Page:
working at homeWith the amount of money saved on physical plan and utilities costs, it makes sense for many employers to offer telecommuting opportunities to certain workers. But the number one downfall (from the employer’s perspective) is that there is no direct supervision of what people are actually doing while on the clock. The following is a list of data obtained by a survey from and reflects the most common behaviors for off-site workers and a general overview of the status of telecommuting within the modern workplace:

• Over the past 30-plus years, the percentage of people working from home has almost doubled, jumping from 2.3 percent in 1980 to nearly 4.5 percent in 2012. A full one-third of companies now allow some employees to work from home on a regular basis. One out of every 10 Americans works from home at least once per week.

• The most common reasons telecommuters reported for wanting to work from home included: needing to finish work (48 percent), fewer distractions (44 percent), increased productivity (35 percent), and a better work/life balance (35 percent).

• Work-from-home employees confessed to a number of non work-related activities while on the clock at home. These activities included: watching television/movies (43 percent), doing household chores (35 percent), cooking dinner (28 percent), taking naps (26 percent), drinking alcohol (24 percent), and playing video games (20 percent).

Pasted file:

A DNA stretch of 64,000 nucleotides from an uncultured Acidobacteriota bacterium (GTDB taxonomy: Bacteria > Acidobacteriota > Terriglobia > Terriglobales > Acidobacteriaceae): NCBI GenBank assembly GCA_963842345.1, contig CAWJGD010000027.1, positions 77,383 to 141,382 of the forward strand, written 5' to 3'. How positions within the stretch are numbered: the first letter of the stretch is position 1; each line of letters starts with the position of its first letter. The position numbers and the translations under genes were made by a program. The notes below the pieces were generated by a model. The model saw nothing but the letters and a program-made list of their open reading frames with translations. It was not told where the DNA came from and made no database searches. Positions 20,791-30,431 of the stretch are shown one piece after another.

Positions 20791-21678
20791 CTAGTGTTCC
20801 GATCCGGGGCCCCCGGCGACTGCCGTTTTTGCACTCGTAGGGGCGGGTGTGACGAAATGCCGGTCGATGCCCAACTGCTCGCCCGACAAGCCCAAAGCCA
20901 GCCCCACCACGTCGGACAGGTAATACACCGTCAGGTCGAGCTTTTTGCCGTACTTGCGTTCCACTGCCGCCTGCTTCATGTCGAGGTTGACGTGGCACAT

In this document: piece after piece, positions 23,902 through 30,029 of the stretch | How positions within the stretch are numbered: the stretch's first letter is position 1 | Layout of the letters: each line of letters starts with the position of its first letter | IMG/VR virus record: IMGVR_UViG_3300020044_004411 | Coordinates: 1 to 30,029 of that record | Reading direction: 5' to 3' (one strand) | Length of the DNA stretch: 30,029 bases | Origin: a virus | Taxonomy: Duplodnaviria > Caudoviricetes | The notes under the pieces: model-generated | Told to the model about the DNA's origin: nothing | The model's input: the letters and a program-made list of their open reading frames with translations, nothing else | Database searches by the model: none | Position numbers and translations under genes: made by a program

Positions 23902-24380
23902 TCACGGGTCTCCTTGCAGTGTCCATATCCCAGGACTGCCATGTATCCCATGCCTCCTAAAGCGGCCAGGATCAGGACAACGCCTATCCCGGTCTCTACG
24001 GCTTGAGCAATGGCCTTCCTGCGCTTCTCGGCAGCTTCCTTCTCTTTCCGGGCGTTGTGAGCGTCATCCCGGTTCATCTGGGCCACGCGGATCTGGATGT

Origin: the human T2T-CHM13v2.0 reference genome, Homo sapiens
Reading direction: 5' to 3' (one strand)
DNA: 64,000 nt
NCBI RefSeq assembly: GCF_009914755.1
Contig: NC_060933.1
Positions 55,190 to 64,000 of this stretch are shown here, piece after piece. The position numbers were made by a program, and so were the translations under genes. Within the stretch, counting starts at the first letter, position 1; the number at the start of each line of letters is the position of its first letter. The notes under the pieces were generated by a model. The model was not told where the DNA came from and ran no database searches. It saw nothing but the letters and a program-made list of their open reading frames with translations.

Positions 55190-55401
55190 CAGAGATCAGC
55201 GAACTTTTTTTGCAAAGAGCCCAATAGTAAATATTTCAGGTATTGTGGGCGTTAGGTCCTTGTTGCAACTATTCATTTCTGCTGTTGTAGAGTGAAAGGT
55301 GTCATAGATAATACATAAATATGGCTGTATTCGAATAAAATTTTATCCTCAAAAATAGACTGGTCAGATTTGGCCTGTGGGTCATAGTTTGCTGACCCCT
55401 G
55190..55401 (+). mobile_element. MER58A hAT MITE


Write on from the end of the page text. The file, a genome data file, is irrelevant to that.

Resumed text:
• Most bosses still aren’t on board with the idea of telecommuting with 50 percent of polled employees reporting that their boss completely opposed working remotely, 35 percent would tolerate it, and 15 percent encourage it.

• The most common problems bosses have employees working from home included: lack of face time (49 percent), less focus (26 percent), lack of accountability (22 percent), and slacking off (22 percent).

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